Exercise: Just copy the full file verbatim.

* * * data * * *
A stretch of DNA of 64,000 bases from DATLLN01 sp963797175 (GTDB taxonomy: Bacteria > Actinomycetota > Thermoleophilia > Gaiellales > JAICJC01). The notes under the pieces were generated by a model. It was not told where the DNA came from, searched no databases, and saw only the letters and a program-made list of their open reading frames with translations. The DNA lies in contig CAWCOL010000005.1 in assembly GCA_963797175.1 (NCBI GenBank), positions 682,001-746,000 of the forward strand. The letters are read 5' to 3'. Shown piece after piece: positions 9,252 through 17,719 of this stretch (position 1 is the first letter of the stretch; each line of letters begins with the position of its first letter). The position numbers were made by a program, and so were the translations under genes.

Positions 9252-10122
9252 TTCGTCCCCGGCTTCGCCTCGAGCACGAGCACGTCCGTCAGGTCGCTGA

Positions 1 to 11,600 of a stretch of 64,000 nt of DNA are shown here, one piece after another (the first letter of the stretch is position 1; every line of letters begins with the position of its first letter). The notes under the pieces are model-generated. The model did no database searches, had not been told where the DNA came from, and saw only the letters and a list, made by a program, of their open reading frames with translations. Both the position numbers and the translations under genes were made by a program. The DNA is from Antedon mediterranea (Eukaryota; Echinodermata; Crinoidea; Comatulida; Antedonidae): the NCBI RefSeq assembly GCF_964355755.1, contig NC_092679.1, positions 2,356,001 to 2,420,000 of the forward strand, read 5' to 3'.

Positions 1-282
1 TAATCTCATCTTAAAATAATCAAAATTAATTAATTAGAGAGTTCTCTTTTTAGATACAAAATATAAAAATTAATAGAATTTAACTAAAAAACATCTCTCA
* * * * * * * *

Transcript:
A stretch of DNA of 64,000 bases from DATLLN01 sp963797175 (GTDB taxonomy: Bacteria > Actinomycetota > Thermoleophilia > Gaiellales > JAICJC01). The notes under the pieces were generated by a model. It was not told where the DNA came from, searched no databases, and saw only the letters and a program-made list of their open reading frames with translations. The DNA lies in contig CAWCOL010000005.1 in assembly GCA_963797175.1 (NCBI GenBank), positions 682,001-746,000 of the forward strand. The letters are read 5' to 3'. Shown piece after piece: positions 9,252 through 17,719 of this stretch (position 1 is the first letter of the stretch; each line of letters begins with the position of its first letter). The position numbers were made by a program, and so were the translations under genes.

Positions 9252-10122
9252 TTCGTCCCCGGCTTCGCCTCGAGCACGAGCACGTCCGTCAGGTCGCTGA

Positions 1 to 11,600 of a stretch of 64,000 nt of DNA are shown here, one piece after another (the first letter of the stretch is position 1; every line of letters begins with the position of its first letter). The notes under the pieces are model-generated. The model did no database searches, had not been told where the DNA came from, and saw only the letters and a list, made by a program, of their open reading frames with translations. Both the position numbers and the translations under genes were made by a program. The DNA is from Antedon mediterranea (Eukaryota; Echinodermata; Crinoidea; Comatulida; Antedonidae): the NCBI RefSeq assembly GCF_964355755.1, contig NC_092679.1, positions 2,356,001 to 2,420,000 of the forward strand, read 5' to 3'.

Positions 1-282
1 TAATCTCATCTTAAAATAATCAAAATTAATTAATTAGAGAGTTCTCTTTTTAGATACAAAATATAAAAATTAATAGAATTTAACTAAAAAACATCTCTCA